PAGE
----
Brock Dubbels has worked since 1999 as a professional in education and instructional design, exploring new technologies for assessment, delivering content, creating engagement with learners, and investigating ways people approach learning.
Dubbels is a former Fulbright Scholar and has been a recipient of a National Research Service Award from the National Institutes of Health. In the past he has worked for Xerox PARC, Oracle, Americorps, as a raft guide for the Yellowstone Raft Company, as well a head dishwasher, and was known as King of the Grease Trap. Dubbels currently teaches as an 8th grade Language Arts teacher in the Minneapolis Public Schools and serves on the District Technology Advisory Committee. He is currently working to complete a doctorate with David O’Brien in Learning and Literacy at the University of Minnesota. He designed and currently delivers a course for The University of Minnesota called Video Games as Learning Tools.
Video Games for Teaching Genre and Literary Elements to Reluctant Audiences
Video games offer an opportunity to extend film and print analysis, and engage students by honoring their chosen activities as worthy of inquiry, as a form of media, and as academic content. It is proposed here that the use of games will tap into cultural identies not typically honored in the classroom and allow students to participate in understanding the structural elements of genre through transfer across media.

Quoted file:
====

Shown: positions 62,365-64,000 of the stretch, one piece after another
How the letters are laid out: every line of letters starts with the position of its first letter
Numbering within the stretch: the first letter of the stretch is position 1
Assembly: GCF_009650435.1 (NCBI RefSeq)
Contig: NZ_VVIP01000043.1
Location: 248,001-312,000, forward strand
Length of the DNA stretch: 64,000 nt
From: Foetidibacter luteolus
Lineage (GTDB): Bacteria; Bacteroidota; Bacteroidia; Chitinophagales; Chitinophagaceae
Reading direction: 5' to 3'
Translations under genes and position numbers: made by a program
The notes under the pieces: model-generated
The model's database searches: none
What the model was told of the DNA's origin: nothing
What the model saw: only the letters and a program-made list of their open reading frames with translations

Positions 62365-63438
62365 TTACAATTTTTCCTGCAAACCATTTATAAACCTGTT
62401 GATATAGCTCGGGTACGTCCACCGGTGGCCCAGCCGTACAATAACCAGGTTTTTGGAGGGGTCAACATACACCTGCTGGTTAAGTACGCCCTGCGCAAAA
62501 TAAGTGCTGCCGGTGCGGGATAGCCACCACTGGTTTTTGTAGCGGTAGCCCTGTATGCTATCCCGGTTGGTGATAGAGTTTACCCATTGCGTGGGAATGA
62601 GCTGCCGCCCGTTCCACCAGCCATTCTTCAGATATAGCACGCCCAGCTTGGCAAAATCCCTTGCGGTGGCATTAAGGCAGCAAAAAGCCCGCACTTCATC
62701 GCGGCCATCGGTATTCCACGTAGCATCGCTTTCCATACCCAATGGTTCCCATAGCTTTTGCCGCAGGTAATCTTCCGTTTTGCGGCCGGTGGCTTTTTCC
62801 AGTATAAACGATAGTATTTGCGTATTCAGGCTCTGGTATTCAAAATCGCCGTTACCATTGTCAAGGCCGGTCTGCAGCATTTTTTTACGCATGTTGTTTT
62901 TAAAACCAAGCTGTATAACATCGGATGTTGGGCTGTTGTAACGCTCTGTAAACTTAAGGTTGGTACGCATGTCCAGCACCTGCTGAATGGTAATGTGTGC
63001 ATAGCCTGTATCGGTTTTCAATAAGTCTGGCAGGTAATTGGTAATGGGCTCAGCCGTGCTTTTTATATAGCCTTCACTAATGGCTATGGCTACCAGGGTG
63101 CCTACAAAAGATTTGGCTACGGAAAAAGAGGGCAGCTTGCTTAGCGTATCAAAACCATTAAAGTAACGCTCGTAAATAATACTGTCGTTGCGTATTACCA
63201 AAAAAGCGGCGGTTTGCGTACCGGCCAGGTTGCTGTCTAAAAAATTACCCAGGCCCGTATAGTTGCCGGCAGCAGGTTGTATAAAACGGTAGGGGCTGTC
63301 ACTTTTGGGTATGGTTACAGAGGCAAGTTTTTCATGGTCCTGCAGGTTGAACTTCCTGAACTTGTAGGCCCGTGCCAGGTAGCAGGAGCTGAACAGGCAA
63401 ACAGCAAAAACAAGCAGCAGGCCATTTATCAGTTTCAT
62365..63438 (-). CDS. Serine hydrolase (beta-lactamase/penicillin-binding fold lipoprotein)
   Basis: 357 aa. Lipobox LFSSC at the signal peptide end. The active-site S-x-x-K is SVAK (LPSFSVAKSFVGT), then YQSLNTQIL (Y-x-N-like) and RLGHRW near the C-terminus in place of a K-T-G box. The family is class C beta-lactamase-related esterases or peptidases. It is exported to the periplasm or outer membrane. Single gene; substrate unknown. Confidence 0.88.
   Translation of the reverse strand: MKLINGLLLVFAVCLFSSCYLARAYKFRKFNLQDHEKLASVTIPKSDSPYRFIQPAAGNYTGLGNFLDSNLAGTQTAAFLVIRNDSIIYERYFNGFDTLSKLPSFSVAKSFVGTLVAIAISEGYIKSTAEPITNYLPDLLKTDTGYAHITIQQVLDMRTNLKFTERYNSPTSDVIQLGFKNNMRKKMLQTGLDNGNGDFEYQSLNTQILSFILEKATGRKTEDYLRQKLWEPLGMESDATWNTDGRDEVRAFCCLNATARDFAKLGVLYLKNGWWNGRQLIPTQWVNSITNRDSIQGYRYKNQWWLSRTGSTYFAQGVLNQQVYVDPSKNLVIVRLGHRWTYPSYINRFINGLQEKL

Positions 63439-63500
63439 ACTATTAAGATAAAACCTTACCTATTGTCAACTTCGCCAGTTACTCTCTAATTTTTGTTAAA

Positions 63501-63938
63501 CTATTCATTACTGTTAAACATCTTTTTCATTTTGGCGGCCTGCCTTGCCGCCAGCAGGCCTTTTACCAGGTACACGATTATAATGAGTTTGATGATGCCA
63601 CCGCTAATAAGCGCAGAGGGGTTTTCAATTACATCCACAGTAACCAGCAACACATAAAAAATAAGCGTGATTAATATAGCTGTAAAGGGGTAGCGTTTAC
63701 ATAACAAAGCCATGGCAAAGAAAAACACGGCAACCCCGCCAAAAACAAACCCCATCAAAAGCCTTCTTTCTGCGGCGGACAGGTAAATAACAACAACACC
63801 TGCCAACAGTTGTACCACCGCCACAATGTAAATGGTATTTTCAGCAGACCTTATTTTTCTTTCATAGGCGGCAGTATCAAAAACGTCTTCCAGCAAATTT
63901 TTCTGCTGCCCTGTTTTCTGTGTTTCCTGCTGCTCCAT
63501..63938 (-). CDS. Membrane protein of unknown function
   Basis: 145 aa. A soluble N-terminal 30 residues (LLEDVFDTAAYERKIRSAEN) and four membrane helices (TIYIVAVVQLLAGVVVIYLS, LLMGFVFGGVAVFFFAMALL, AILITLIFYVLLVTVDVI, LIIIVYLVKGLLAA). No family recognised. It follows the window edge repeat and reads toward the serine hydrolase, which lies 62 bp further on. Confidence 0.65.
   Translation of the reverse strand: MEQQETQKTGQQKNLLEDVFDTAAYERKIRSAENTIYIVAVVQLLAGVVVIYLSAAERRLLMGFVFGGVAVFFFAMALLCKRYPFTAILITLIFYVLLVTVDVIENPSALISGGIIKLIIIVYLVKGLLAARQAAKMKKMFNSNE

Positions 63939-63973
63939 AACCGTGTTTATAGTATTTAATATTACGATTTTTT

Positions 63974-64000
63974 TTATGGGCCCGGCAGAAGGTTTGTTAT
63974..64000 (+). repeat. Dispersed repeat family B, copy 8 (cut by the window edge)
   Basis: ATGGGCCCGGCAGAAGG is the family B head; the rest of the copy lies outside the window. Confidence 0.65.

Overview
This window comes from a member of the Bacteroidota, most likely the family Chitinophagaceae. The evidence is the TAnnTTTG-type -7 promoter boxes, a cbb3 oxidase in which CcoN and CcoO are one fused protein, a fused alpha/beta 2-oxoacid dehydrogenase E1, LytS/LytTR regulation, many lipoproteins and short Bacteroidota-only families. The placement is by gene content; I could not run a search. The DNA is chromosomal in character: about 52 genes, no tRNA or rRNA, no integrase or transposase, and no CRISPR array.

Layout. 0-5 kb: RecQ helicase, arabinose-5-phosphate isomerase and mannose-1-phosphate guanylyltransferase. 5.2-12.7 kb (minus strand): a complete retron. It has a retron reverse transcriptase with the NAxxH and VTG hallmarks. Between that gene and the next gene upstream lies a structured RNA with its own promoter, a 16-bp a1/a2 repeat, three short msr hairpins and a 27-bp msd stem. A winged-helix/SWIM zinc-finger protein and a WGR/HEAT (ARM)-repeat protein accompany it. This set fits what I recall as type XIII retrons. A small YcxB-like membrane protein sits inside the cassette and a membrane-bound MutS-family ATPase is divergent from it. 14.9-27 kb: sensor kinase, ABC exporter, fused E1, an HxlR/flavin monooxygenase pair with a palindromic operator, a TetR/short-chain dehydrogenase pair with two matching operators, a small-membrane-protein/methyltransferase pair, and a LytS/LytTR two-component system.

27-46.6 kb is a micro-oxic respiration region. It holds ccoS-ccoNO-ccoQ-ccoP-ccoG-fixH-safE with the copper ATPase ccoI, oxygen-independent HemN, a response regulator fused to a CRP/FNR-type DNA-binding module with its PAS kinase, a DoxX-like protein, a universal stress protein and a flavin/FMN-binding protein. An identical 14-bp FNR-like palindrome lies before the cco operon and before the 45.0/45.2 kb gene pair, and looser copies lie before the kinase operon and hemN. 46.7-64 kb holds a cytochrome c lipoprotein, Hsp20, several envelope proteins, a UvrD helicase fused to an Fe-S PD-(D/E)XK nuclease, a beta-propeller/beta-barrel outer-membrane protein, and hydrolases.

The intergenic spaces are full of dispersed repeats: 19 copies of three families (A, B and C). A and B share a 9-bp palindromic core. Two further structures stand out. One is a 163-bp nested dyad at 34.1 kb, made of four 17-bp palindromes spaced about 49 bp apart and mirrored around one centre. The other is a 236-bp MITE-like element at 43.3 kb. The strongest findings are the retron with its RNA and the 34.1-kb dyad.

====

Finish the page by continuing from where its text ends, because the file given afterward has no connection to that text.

Games belong in the field of literary analysis because they are artifacts that engage individuals in literate acts. Just the idea that a thing is composed implies the intention to convey a message and an opportunity for interpretation of that message. We want our students capable of interpretation, understanding patterns and metaphor, figurative language, plot , point of view, humor, truth and fiction in all forms of media that can influence and persuade. These and other structural categories like diction, word choice, sentence length, topic, theme, purpose inform genre, and can be transferred across media in a kind of cognitive boot-strapping. The ability to breakdown a text into relevant categories is an important comprehension skill and supports the research tradition on situation models (Radvansky & Zwaan).
Outcomes from classroom experience will be shared along with content,and tools developed and used for evaluation,
measurement, and assessment in Middle School, High School, and a Reading course offered for Teacher Education at the University of Minnesota.
This workshop, geared for K-12 educators, explores the role of video games in the classroom. Jim Gee opens the session with an explanation why video games are relevant to education. Brock Dubbels, a middle and high school educator, offers an example of using video games in the classroom. Richard Halverson presents practical considerations for games in schools from an administrative perspective. This session concludes with time for questions and sharing of ideas.